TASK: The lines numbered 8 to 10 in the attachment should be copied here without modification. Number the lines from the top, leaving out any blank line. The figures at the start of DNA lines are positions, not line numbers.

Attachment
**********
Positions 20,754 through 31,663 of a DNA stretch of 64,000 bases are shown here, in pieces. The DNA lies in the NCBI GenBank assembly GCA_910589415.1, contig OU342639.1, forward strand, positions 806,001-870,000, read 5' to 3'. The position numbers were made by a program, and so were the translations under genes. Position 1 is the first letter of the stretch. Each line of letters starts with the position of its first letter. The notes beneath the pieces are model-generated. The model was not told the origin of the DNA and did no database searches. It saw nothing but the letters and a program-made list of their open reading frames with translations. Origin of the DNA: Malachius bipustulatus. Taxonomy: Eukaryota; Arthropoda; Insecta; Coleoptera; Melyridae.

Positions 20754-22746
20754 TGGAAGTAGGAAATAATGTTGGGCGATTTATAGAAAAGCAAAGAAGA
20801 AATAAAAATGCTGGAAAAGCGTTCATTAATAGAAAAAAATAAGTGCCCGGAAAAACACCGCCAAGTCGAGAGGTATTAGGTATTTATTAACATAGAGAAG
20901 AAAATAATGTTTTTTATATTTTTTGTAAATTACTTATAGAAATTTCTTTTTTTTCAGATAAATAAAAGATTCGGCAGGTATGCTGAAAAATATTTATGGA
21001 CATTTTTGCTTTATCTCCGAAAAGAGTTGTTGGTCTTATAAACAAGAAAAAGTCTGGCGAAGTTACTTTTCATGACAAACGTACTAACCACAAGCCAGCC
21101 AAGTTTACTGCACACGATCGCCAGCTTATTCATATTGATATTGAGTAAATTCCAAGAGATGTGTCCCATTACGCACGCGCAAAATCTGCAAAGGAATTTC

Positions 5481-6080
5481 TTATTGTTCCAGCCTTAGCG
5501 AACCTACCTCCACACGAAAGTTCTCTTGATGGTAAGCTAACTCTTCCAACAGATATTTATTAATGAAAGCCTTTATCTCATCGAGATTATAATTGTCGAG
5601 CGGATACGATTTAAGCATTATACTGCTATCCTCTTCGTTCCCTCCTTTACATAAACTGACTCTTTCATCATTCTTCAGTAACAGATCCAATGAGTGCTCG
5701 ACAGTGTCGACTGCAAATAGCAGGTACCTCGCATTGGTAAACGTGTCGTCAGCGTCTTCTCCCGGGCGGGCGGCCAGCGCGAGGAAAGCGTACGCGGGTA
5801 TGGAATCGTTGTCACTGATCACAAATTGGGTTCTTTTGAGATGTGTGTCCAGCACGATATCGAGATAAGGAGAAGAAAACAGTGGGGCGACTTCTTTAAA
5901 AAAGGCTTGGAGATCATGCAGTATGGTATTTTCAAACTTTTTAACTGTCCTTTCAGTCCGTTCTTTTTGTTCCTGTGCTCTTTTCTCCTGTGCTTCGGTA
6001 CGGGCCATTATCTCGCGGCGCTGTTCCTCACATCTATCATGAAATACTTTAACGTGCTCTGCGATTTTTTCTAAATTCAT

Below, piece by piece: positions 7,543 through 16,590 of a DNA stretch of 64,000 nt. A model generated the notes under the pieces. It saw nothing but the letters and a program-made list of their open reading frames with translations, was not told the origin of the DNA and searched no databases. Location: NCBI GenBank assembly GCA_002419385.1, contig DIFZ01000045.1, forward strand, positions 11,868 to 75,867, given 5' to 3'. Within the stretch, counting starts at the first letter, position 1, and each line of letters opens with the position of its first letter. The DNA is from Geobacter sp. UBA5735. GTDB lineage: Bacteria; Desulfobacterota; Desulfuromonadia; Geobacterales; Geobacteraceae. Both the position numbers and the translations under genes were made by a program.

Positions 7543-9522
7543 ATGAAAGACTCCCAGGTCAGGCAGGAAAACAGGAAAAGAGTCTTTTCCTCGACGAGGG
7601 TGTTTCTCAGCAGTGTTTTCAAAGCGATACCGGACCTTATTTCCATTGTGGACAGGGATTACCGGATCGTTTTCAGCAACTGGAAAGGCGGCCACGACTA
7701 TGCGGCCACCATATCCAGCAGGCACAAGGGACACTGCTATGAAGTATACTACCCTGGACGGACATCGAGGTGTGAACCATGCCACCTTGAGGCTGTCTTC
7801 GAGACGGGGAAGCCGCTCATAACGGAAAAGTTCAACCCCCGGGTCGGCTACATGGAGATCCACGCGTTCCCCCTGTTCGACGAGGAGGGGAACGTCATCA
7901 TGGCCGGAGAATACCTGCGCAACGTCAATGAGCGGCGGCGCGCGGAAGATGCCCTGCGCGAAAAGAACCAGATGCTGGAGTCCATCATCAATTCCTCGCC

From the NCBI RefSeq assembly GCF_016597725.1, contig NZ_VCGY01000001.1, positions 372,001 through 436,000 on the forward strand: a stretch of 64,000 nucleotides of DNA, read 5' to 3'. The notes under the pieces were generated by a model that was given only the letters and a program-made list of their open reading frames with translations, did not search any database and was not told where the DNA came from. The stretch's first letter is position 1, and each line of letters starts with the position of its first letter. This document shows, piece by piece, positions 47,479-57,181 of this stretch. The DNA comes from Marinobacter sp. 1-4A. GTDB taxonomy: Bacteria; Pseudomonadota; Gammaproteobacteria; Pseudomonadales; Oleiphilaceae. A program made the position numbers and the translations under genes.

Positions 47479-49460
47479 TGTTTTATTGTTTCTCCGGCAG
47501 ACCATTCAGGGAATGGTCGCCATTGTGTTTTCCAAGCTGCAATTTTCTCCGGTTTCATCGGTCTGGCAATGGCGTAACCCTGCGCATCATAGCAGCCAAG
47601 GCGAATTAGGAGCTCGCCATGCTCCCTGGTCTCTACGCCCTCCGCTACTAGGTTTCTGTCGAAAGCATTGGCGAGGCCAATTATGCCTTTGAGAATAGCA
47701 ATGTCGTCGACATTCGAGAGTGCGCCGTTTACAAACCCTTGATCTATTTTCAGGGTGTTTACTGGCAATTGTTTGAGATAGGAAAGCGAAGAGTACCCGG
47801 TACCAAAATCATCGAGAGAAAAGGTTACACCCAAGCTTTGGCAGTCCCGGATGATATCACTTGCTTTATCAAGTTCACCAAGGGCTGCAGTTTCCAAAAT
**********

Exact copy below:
Positions 5481-6080
5481 TTATTGTTCCAGCCTTAGCG
5501 AACCTACCTCCACACGAAAGTTCTCTTGATGGTAAGCTAACTCTTCCAACAGATATTTATTAATGAAAGCCTTTATCTCATCGAGATTATAATTGTCGAG